Sunday, October 13, 2013

Laffering At Historically Inaccurate Suggestion That Raising Taxes Caused The Great Depression

Art Laffer's claim that low state tax rates are the key to economic growth. What should you think about that claim? That's easy: it's junk economics ~ Paul Krugman (dob 2/28/1953) an American economist, Professor of Economics and International Affairs at the Woodrow Wilson School of Public and International Affairs at Princeton University, Centenary Professor at the London School of Economics, and an op-ed columnist for The New York Times.

What caused the Great Depression? Recently I read an historically inaccurate assertion that it was a tax increase under President Hoover that is to blame; argument as follows...

Libertarian Blogger: The Keynes Curve? ...taxation may be so high as to defeat it's object, and that, given the sufficient time to gather the fruits, a reduction of taxation will run a better chance than an increase of balancing the budget [Quote from] John Maynard Keynes. Gee, I wonder if he said this before or after Hoover raised taxes 152% and plunged a recovering U.S. economy into a depression. (10/12/2013 AT 9:41am).

Uh, no. The Libertarian blogger I quote above is referring to something that didn't happen. The tax increase under Hoover happened (although I'm not sure where this 152% comes from), but this increase was NOT what caused the Great Depression. The Great Depression was caused by a previous lowering of taxes. Apparently Mr. LB has never heard of the roaring twenties? That was the bubble created by taxes that were too low. It was the bursting of that bubble that caused the great depression, NOT any tax raising by Hoover, as pointed out by the nation's top Progressive Talker...

Thom Hartmann: ...the massive Republican tax cuts of the 1920s (from 73 to 25 percent) led directly to the Roaring Twenties' real estate and stock market bubbles, a temporary boom, and then the crash and Republican Great Depression that started in 1929. (Excerpt from the book Rebooting the American Dream, pub. 2011).

According to Mr. Hartmann the way to prevent bubbles and busts is to keep the top marginal tax rate at 50 percent or higher. History shows us that when Republican administrations (or Dems acting like Republicans) come in with an agenda of cutting taxes, those tax cuts invariably lead to bubbles, like when the bush administration rammed through a tax cut that favored the wealthy via reconciliation in 2003. Regarding that tax cut, Harlan Green of Popular Economics says...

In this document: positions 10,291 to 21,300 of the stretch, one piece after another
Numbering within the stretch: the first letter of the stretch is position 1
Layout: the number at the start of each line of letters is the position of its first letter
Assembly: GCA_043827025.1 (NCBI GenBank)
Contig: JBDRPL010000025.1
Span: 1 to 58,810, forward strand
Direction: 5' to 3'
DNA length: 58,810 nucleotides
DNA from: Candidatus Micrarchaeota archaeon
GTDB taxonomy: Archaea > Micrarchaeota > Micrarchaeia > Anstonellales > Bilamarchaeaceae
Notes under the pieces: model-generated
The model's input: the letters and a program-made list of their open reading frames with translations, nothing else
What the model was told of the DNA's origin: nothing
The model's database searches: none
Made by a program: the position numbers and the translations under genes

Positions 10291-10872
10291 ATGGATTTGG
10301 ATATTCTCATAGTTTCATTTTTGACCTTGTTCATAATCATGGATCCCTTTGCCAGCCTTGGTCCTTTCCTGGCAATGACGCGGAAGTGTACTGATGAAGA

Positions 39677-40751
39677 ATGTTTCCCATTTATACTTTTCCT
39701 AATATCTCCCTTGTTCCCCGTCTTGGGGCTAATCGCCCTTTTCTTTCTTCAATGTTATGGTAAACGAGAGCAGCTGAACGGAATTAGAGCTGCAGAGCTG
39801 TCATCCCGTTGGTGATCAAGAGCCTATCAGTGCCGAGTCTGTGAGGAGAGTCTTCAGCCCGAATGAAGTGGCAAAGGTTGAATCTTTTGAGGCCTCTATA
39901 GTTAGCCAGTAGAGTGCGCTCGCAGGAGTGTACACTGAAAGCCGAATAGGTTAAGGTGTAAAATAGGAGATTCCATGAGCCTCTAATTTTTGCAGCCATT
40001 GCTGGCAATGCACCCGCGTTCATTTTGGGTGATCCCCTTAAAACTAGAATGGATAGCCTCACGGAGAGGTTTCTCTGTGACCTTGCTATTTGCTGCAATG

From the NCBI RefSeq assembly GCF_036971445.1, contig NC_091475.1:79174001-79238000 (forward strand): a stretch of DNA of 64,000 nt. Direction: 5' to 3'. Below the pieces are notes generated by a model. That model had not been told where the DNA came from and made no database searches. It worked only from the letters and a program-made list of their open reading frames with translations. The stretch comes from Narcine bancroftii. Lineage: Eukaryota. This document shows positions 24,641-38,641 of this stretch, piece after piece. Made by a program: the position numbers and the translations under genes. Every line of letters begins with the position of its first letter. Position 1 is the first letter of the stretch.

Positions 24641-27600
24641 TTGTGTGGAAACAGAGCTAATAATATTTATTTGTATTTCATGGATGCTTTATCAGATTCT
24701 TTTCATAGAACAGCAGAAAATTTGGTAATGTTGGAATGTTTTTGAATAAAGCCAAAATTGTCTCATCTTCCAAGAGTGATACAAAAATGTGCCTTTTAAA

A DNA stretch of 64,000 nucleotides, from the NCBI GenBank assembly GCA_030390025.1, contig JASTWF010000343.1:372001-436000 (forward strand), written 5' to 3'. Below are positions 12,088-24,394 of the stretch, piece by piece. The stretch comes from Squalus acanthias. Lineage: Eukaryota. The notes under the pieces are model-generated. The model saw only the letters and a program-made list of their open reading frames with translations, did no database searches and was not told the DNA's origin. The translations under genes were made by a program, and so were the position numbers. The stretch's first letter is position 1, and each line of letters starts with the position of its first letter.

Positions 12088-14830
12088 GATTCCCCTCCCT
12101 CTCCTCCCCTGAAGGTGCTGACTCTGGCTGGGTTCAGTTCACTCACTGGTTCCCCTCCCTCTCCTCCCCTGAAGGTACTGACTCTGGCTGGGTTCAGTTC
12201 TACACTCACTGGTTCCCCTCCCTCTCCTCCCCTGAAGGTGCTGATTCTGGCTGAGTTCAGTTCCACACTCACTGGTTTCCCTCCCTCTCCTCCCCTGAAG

Harlan Green: The Bush tax cuts are the most current example; in fact they helped to cause the Great Recession. For much of the excess profits were spent on market speculation - especially in subprime loans and payday lending to the poorest among us - that caused the housing bubble. (Article: What Happened to the Bush Tax Cuts? Huff Post Business, 06/04/2012).

(Note: Harlan Green has a degree in Economics from UC Berkeley and is the editor and publisher of

As for Mr. LB's quote from Keynes and his suggestion that he would agree with the Laffer Curve... [1] I'm sure there would be a disagreement between the two regarding what constituted how high taxes would have to be to qualify as "so high", and [2] Laffer and Keynes were both wrong. The Laffer Curve has been debunked.

The Middle Class Economist says "Laffer got it exactly backward, with tax revenue initially falling as tax rates increase, then rising after a further increase in rates". The quoted blog post further notes that Sweden in the 1970s had a top marginal rate of over 100 percent, and their tax revenues went up, not down.

The lesson to be learned from this is that it is tax cuts that lead to bubbles that causes recessions, NOT tax increases. In fact it is a marginal tax rate over 50 percent that stabilizes the economy and prevents bubbles and busts from occurring (or causes them to be less severe if they do occur). That there are some who still argue otherwise makes it clear that no matter how many times we bubble and bust we may never learn. Why? Because the wealthy and their stooges will continually argue the exact opposite of the truth.

The reason being that the wealthy always make out like bandits while the rest of us suffer. A 9/11/2013 LA Times article notes...

Connie Stewart of the LA Times: The Great Recession hit the top 1% harder than other income groups, but the wealthy recovered quicker too. From 2009 to 2012, as the U.S. economy improved, incomes of the top 1% grew more than 31%, while the incomes of the 99% grew 0.4% - less than half a percentage point. (9/11/2013).

Time to adopt the budget of the Progressive caucus that eliminates the deficit and Raises a $31 billion surplus in ten years. Enough of this failed trickle down economic BS (of which the Laffer Curve nonsense is a component).

SWTD #210, wDel #37.


  1. Congratulations to me for another "hate post"... which is what the troll Steve will most certainly call this... because, as we all know, disagreeing with someone is very hateful.

  2. W-Dervish,

    The Rich don't care anymore about making cogent arguments to justify their Neo-Feudalist goals.

    As it gets closer to realization of their plan, the Rich and their crotch-sniffing lap dogs the Republican Party and Pro-Business Democrats will unabashedly push through their legislation.

    1. Agree with your comment... although the Libertarian I quote in my post would strongly disagree that he is a lap dog for the Republican Party... but he may as well be. He surely is a stooge for the wealthy elites.


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